There is, moreover, a further aspect of verse form to which the translator is bound to attend, and that is the associations a particular shape may have for the native speaker. To give an example: if W.H. Auden’s early balladic poems were to be translated into some foreign equivalent of Whitmanian free verse, any reader conversant with the languages concerned would surely regard the result as a travesty, for in sacrificing the form the translator would have abandoned the whole raison d’être of the original poems. And this brings us to the main point which Weissbort fails to address: that, though sacrifices have to be made and though one of them in a particular case might have to be, say, a rhyme-scheme, the form of a poem is part of its meaning and cannot be simply removed from it without serious injury, any more than a sentence can survive the destruction of its grammar.

Clive Wilmer

Vol. 14 No. 7 · 9 April 1992

I’m exceptionally grateful to George Hyde for his letter (Letters, 12 March), and am the more anxious to clear up a couple of misunderstandings.

1. When I described Swirszczynska as ‘honorary graduand of the careerists’ academy’, I meant that she has been used by them as a totem-figure, a sort of mascot, therefore one of their exploited victims. 2. Still less did I accuse translators of a ‘career-ploy’; that, and the title ‘careerist’, I reserved for the anthologists and other promoters who in many cases have exploited the translator along with the poet translated. This should have been clear from my enthusiasm for Czeslaw Milosz, another of the ‘honorary graduands’, whose assiduous, accomplished and self-denying translations figure largely in Weissbort’s anthology. I’m surprised George Hyde didn’t notice the prominence I gave to Milosz’s protest against the careerists’ poetics of ‘witness’.

But I’m not surprised that Daniel Weissbort (Letters, 12 March) similarly ignored what I said about Milosz. For, as I said in my review, whereas Weissbort can’t afford to deny himself the fruits of Milosz’s scrupulous labours, he has to keep silent about Milosz’s damning observations on the whole enterprise which The Poetry of Survival represents. His silence shows that he has no way to rebut Milosz’s objections. Otherwise, the most revealing thing in his letter is his squeamishness about ‘master’ and ‘mastery’, in talk about poetry. This anthologist is insubordinate on principle, a Leveller. And that, along with the supposition that emotional ‘closeness’ makes up for technical incompetence, defines the fool-proof poetics that he and his fellow careerists have imposed on English poets at their most gullible – in the classroom and in ‘workshops’. Small wonder that Weissbort cannot measure up to a master like Czeslaw Milosz.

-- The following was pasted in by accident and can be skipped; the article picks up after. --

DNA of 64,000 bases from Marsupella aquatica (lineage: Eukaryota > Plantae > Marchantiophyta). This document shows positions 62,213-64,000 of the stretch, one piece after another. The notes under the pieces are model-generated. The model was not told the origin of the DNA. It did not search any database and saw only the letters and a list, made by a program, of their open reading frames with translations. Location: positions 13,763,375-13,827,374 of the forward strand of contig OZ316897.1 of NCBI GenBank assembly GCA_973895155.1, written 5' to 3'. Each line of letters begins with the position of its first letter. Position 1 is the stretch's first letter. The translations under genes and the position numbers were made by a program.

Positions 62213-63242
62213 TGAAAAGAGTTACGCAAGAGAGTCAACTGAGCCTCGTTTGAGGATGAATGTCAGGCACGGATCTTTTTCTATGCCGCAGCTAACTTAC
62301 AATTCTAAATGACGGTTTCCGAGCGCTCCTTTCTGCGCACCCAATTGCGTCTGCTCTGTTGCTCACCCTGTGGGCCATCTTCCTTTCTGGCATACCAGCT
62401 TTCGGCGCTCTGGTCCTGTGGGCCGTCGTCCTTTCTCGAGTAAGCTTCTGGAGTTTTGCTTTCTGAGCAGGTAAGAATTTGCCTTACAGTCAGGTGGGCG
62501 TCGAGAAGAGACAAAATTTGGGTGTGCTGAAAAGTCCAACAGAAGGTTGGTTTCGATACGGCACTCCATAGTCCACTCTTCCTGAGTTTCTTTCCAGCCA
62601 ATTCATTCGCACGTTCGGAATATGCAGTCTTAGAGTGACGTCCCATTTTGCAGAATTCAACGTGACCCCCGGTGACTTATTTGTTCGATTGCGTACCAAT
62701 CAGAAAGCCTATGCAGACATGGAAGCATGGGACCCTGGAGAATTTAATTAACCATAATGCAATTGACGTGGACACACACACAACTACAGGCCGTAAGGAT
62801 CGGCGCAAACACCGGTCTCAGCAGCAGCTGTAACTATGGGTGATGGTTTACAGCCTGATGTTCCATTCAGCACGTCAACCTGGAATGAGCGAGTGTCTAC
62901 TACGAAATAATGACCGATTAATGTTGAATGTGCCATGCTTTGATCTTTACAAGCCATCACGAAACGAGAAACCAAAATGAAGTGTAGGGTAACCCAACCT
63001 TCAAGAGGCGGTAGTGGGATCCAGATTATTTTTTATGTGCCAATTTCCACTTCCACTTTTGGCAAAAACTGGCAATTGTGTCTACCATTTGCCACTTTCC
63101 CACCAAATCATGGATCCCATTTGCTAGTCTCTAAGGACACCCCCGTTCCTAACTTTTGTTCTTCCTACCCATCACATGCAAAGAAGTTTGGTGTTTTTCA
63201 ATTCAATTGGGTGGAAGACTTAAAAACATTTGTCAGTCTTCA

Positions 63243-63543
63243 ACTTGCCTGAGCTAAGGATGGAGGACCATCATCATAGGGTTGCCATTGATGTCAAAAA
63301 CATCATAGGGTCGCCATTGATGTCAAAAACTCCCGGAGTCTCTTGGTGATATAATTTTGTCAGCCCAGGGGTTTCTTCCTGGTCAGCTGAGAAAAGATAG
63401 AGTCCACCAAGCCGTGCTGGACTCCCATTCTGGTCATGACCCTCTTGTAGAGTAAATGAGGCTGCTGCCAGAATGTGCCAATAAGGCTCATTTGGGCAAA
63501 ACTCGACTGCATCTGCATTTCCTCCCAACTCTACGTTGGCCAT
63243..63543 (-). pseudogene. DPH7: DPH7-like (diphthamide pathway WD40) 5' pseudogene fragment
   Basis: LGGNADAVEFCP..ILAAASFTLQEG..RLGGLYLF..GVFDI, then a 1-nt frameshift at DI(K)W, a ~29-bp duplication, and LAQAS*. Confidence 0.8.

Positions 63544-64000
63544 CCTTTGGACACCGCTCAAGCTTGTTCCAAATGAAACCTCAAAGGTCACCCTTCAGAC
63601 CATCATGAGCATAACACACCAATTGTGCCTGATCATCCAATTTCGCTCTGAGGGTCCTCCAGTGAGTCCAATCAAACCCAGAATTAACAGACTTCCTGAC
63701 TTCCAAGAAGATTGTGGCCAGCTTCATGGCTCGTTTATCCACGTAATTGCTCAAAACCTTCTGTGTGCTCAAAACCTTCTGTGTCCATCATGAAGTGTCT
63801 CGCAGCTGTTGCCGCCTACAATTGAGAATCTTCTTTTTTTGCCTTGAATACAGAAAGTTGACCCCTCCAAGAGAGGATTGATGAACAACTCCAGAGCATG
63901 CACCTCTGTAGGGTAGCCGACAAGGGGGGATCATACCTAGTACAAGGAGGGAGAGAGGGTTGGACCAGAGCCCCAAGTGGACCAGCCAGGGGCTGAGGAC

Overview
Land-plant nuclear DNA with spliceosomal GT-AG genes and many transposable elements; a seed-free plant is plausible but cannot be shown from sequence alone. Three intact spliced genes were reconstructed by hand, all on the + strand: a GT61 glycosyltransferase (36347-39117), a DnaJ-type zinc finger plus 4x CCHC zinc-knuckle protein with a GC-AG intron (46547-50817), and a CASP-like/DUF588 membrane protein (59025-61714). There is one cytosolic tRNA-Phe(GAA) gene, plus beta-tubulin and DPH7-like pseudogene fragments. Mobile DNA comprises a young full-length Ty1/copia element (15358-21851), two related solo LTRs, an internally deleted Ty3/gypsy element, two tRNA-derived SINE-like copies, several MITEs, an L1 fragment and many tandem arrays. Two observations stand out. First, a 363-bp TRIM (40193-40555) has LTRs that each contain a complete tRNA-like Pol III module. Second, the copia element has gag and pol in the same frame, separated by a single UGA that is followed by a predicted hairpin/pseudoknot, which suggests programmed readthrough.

Donald Davie
Silverton, Devon

I was bewildered by Donald Davie’s vituperative review of Danny Weissbort’s anthology of East European poetry in translation. Certainly he was entitled to bewail the eccentricities of selection, but none of the quotations from the poems themselves or the editor’s remarks accounted for the intense loathing the reviewer expressed for the book, the editor and all the latter’s associates. It was never apparent why the selection of poets or the English of the translations should deserve such venom.

I hold no brief for Danny Weissbort; I have contributed only three items to his publications over twenty years. But how can he be blamed for being younger than Donald Davie or Philip Larkin, for not being shot at or imprisoned, or for believing that Anglo-American verse in the Sixties could have done with an injection of East European poetry? I see nothing patronising or insulting in Weissbort’s treatment of the poets he publishes: even if Czeslaw Milosz was irritated to be called a ‘witness’, few great poets would object to the use of this most respectful of Christian terms to sum up their relationship to their times.

The thrust of Donald Davie’s argument is that Weissbort and his contemporaries are careerists. Given the shoestring that Modern Poetry in Translation has always hung by, and given Weissbort’s uncomfortable life commuting between Iowa and the UK, his careerism cannot have amounted to much: in pensionable terms, it doesn’t hold a candle to the career of Donald Davie. Davie is entitled, like the rest of us, to blow his top and abuse those he dislikes. But the job of an editor is not to perpetuate such regrettable outbursts: my protest is not so much against one hot-headed senior poet as against you, the editors, for cold-bloodedly having this nasty aberration set in print.

Donald Rayfield
Queen Mary and Westfield College,